The overall economy, as well as the economy in which they do business, might be down, but contractor panelists who provided these insights still see nonresidential construction on the upswing, according to FMI’s Second Quarter Nonresidential Construction Index (NRCI) Report.
Raleigh, N.C.-based FMI provides management consulting, investment banking, and people development services. Its quarterly index is based on voluntary responses from panelists to a 10-minute survey. The respondents represent a fairly wide cross-section of trades, company sizes, and markets. About 15% of the respondents are national contractors, 56% are Commercial General Building Contractors, and 39% operate businesses that generate between $51 million and $200 million in annual revenue. FMI declined to provide the number of panelists surveyed.
The NRCI for the second quarter was 64.9, virtually unchanged from the first quarter but improved from the 62.8 Index in the second quarter of 2014. FMI states that scores above 50 indicate expansion.
The panelists’ business outlook for specific nonresidential sectors is more ambivalent, however. Indices for healthcare and office construction are up, compared to a year ago, but down (albeit still on the growth side) for education, lodging, and manufacturing.
These scores might reflect the panelists’ perceptions of a still-volatile overall economy, whose second-quarter Index of 76.9 is down from the 78.8 Index in the first quarter. The panelists report that their own markets’ economies are off, too.
On the other hand, the panelists report improving productivity and steady backlogs. Half of the panelists said that their second-quarter backlogs grew faster than the previous quarter.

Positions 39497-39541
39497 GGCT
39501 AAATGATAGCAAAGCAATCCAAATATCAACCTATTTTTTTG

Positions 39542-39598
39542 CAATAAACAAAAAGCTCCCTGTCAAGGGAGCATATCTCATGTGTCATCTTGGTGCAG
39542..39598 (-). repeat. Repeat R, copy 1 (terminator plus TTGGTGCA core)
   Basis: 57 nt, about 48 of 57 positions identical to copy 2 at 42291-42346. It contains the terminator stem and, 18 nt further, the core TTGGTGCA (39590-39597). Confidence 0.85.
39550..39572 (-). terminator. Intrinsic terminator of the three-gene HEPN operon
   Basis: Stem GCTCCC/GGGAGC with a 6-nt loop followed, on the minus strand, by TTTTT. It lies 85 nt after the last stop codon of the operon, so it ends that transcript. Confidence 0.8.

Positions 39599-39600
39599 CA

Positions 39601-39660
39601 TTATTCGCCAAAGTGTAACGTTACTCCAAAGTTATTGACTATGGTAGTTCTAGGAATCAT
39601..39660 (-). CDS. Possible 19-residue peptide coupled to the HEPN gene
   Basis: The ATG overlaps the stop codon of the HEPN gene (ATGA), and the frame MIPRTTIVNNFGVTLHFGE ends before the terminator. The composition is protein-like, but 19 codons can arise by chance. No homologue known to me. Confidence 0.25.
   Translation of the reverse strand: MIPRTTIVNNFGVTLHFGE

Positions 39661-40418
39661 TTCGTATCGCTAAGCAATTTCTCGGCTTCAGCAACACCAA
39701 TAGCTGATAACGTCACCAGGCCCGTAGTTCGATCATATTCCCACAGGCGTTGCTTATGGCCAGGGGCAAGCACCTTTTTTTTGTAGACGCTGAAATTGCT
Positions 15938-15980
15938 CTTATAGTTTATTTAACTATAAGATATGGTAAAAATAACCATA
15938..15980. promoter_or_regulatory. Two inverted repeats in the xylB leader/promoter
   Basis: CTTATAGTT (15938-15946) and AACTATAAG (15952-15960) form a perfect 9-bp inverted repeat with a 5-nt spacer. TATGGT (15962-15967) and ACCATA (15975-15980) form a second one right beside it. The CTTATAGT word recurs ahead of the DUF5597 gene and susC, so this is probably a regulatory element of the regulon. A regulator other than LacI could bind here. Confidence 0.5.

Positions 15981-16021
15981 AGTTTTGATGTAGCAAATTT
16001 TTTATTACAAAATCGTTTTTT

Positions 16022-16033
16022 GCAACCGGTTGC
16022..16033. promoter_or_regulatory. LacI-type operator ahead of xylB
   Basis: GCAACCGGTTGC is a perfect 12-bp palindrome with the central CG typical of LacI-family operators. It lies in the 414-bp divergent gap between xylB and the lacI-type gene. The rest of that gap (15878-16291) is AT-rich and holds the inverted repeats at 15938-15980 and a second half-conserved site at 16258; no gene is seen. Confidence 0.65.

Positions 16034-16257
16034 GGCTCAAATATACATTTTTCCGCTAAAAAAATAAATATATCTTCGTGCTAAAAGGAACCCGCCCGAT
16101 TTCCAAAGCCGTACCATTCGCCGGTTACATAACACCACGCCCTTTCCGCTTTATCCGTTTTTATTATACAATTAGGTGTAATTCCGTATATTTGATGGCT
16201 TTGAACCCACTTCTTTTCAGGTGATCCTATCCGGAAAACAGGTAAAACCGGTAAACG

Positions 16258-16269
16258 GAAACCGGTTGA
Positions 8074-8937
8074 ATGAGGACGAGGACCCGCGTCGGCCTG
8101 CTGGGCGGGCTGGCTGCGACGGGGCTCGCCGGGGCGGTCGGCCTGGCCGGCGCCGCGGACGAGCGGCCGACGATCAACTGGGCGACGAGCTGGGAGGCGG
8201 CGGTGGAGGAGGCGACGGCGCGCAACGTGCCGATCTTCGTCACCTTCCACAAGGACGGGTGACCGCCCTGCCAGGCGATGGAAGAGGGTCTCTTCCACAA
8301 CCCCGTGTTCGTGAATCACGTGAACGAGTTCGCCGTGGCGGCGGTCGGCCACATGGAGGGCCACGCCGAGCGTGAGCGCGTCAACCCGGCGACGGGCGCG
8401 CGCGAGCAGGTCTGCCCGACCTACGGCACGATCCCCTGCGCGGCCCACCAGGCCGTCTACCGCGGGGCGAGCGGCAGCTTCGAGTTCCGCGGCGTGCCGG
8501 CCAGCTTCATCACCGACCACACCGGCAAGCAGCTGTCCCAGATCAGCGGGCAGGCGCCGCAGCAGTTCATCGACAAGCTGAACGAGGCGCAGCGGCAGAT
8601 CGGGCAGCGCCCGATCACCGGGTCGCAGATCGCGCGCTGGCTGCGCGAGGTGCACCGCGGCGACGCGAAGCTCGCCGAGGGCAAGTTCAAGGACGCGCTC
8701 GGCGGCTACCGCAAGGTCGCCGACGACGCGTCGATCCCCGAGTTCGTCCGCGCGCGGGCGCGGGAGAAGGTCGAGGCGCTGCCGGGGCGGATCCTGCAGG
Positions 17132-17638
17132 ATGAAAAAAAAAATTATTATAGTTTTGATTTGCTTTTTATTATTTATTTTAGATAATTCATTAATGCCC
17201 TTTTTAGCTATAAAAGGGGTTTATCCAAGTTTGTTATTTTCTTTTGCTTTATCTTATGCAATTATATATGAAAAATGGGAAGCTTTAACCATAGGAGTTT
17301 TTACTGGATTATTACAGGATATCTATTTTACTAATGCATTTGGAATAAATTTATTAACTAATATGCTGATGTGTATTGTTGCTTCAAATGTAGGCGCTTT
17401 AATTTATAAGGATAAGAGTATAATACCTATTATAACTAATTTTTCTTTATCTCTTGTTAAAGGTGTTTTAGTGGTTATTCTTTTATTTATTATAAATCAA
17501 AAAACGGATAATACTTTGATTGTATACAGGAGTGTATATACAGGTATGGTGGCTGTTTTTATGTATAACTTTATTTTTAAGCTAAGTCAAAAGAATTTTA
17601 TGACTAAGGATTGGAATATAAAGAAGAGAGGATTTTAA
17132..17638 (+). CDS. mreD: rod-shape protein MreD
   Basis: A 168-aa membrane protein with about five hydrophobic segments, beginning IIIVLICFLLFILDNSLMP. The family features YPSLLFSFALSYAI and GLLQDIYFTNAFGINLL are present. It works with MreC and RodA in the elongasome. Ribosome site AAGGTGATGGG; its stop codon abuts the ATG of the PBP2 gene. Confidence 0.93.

The indices for costs of materials and labor are down from the previous quarterly and yearly measurements, meaning those costs are rising. The NRCI Index for Construction Materials stood at 21.4, and 58.1% of the panelists said their materials costs increased from the first quarter. The Labor Cost Index was at 12.5, with 75% of the panelists reporting that their labor costs were higher in the second quarter than the first.
The survey also found that:
• Green construction made up only 28.6 percent of the panelists’ second-quarter backlogs, on average. FMI concludes from this finding that contractors no longer see green as anything special because it has become engrained into the mainstream of their businesses.
• The expediency of certain delivery methods during the recession is slowly yielding to more collaborative approaches among Building Teams and owners. “CM at-Risk is now allowed by most states, but those building CM at-Risk projects won’t quickly move to IPD [integrated project delivery].” FMI writes. “Design-build and IPD are expected to be growth areas for delivery methods; but IPD in particular, even though it offers many benefits to all parties, is not for everyone at this time. IPD, and even what has been called IPDish, requires more sophisticated owners, designers and contractors in order to realize the full benefits of this delivery approach.”
• Based on the panelists’ responses, FMI notes that other trends in construction—such as prefabrication, modularization, use of robotics, and 3D printing—are also likely to take a longer time to become mainstream like green construction has. “But the ongoing shortages of skilled labor will certainly hasten their coming.”